Mitt Romney's proposal to stop taxing corporate overseas profits may create jobs, just not here, according to a new report.
The Republican presidential candidate's proposal to eliminate the repatriation tax, which requires companies to pay taxes on the overseas profits they bring back to the country, will lead to the creation of 800,000 jobs overseas, Reed College economist Kimberly Clausing estimates. The incentive for multinational corporations to locate jobs in low tax havens will likely be too great to ignore, she says. Canada, Germany, China and Singapore are among the ten countries that would most profit, the report found.
It should be noted that the report's findings are based on a number of assumptions. For instance, Clausing's estimates are based on the idea that the U.S. effective corporate tax rate would remain roughly the same. The report also notes that foreign effective tax rates have been decreasing since 2008, which would increase the estimated jobs created elsewhere.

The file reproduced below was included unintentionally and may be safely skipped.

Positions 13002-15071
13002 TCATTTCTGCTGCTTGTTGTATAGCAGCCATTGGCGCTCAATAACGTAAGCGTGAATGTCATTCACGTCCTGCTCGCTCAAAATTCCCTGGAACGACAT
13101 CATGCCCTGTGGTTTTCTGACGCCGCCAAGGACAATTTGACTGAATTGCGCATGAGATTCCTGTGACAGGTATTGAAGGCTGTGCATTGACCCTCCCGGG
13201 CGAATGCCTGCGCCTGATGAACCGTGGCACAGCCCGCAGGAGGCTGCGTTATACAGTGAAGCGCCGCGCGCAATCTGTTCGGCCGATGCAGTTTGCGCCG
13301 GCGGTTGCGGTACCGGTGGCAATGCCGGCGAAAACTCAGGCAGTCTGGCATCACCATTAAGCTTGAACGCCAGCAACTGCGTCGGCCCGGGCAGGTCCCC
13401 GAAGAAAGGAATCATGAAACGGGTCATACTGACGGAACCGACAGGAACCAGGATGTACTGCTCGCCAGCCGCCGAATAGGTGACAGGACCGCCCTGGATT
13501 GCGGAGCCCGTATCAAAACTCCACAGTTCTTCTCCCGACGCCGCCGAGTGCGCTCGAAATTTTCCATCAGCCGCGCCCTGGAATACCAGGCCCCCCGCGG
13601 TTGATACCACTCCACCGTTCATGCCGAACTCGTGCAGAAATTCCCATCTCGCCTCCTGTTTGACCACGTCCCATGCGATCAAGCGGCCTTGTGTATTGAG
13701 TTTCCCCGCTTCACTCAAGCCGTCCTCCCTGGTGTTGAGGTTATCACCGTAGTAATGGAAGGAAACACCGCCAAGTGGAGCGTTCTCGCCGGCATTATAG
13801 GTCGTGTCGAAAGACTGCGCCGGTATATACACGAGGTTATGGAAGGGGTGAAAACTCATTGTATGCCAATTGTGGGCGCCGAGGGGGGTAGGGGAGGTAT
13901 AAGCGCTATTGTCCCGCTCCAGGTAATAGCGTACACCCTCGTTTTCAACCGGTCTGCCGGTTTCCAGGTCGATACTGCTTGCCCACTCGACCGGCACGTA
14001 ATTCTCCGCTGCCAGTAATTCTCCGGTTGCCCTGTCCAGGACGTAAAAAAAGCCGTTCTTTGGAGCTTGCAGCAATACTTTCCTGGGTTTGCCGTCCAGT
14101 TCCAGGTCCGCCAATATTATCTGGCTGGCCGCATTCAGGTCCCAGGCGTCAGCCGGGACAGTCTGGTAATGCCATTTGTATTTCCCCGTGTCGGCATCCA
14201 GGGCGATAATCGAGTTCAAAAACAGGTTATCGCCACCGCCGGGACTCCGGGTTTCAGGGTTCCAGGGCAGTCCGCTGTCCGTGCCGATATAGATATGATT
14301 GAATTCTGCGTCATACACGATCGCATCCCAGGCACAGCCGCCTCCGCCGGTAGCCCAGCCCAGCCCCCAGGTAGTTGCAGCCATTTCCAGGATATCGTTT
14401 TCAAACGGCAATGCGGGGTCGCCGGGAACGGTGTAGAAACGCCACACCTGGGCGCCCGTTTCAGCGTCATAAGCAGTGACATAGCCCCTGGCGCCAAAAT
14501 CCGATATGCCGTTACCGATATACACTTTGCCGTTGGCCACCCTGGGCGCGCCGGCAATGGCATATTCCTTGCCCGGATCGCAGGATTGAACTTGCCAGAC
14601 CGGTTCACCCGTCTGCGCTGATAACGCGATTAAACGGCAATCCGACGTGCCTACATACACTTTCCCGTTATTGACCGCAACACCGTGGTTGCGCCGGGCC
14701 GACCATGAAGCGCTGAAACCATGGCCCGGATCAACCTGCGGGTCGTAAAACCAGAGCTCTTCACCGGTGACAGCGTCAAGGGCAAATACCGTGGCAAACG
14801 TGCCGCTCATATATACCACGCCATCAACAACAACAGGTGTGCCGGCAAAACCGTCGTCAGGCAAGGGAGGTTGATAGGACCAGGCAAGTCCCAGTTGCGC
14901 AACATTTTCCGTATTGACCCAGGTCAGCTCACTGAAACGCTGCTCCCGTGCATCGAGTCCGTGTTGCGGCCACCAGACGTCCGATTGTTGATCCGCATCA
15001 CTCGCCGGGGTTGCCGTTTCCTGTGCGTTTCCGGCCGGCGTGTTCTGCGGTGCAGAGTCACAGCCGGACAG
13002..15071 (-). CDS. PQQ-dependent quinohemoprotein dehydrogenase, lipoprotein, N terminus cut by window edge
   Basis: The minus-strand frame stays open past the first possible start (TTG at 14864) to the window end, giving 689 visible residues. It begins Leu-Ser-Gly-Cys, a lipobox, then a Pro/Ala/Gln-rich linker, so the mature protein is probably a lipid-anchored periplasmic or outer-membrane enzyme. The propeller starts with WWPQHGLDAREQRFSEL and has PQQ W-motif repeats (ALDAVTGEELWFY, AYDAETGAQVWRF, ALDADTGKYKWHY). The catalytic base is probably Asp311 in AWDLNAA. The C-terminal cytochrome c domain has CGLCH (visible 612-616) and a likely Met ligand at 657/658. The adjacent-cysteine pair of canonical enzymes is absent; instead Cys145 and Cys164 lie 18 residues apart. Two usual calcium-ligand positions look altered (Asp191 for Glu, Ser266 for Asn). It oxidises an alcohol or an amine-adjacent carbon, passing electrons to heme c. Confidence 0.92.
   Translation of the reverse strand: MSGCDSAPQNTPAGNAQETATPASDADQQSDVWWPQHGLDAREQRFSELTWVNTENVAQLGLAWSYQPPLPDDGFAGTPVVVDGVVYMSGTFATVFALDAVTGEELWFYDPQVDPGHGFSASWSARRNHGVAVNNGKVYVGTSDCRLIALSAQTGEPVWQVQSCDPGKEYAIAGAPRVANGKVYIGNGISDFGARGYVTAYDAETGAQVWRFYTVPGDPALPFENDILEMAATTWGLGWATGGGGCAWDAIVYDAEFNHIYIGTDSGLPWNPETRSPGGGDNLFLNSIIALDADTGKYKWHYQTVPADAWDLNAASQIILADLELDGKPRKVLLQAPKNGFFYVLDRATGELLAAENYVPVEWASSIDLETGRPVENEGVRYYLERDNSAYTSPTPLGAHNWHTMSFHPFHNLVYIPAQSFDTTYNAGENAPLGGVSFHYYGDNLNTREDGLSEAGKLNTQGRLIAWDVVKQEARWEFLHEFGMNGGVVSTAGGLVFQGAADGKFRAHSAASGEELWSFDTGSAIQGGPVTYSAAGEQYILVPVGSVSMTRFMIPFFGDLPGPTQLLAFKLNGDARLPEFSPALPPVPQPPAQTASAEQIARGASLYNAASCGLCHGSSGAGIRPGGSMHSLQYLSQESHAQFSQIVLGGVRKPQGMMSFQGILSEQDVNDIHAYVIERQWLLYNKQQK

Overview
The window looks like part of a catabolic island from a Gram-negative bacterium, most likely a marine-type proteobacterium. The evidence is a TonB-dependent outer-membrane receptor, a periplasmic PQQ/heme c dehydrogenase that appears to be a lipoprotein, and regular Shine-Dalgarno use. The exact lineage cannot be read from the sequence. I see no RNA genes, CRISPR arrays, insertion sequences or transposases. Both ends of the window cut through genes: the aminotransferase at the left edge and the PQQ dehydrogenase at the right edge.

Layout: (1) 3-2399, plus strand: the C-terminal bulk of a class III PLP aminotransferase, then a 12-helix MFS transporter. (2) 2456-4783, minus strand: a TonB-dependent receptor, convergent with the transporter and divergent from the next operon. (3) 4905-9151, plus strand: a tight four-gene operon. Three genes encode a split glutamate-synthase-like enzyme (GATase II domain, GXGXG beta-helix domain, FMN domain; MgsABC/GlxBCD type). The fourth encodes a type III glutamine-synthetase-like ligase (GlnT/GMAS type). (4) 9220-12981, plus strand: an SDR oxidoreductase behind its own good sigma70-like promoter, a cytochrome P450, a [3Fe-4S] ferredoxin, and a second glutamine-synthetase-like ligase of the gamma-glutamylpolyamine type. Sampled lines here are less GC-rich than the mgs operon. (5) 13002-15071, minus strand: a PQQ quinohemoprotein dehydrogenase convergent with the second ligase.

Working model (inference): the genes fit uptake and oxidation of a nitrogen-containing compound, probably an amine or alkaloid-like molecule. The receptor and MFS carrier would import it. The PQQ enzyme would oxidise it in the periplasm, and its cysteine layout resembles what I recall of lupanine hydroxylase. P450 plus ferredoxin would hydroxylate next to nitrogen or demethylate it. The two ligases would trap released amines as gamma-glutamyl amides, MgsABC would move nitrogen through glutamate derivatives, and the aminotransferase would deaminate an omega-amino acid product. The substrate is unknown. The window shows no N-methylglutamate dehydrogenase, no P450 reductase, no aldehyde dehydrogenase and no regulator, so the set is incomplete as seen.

And, as the Tax Foundation argues, the creation of jobs abroad does not mean that jobs in the U.S. would necessarily be outsourced.
Since the report's release, Clausing has faced scrutiny from conservative media outlets, such as The Weekly Standard, who criticize the Harvard Ph.D., once an economist for the Council of Economic Advisers, for making campaign contributions to President Obama's reelection campaign. For its part, the Obama reelection campaign has cited Clausing's work, according to The Hill.
While she has confirmed that she had made several small contributions to the president, Clausing told OPB News that fellow academics have been very supportive:
"The academic community is quite civilized in terms of dialogue. I have a co-author, for instance, that I work with on international tax papers, and his perspective on a territorial tax system, which is the one that I wrote about, is somewhat different than mine. But he's very supportive of the approach that I've taken in my research and the general integrity of my work. I think academics in general tend to be kind and understanding of the kind of media attention that academic studies fall under."
Below are 10 countries that would benefit from Romney's tax plan: